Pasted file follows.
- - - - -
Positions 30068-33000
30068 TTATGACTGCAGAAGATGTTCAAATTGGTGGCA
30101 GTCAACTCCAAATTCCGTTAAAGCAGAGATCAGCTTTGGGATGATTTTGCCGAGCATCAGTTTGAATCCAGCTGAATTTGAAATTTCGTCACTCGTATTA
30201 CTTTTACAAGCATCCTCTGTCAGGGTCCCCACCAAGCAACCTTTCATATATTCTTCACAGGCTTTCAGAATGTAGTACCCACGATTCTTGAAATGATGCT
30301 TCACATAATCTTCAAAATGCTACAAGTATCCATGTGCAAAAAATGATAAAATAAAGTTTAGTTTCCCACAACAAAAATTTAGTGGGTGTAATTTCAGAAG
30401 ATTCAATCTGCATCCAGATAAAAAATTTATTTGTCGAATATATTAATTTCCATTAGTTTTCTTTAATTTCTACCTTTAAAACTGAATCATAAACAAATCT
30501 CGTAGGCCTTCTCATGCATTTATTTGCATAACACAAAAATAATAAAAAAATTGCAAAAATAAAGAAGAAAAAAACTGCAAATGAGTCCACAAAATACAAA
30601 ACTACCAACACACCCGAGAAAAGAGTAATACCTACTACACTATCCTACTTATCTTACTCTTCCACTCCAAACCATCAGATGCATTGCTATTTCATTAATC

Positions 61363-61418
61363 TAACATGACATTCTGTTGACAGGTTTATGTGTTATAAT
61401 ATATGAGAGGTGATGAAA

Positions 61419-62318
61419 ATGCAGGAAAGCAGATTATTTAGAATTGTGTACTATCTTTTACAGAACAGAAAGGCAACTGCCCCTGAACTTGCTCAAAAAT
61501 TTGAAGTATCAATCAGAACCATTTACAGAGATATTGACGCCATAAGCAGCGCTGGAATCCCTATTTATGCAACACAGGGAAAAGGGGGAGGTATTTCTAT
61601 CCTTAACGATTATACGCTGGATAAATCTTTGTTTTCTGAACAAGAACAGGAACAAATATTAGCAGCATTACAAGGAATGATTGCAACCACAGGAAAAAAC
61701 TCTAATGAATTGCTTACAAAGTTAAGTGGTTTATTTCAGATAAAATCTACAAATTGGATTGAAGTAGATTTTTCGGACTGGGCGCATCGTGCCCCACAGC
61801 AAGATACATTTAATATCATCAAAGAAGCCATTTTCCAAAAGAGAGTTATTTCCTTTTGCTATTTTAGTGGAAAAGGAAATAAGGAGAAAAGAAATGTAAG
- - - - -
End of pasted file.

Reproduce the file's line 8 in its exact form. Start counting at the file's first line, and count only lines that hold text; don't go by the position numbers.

30601 ACTACCAACACACCCGAGAAAAGAGTAATACCTACTACACTATCCTACTTATCTTACTCTTCCACTCCAAACCATCAGATGCATTGCTATTTCATTAATC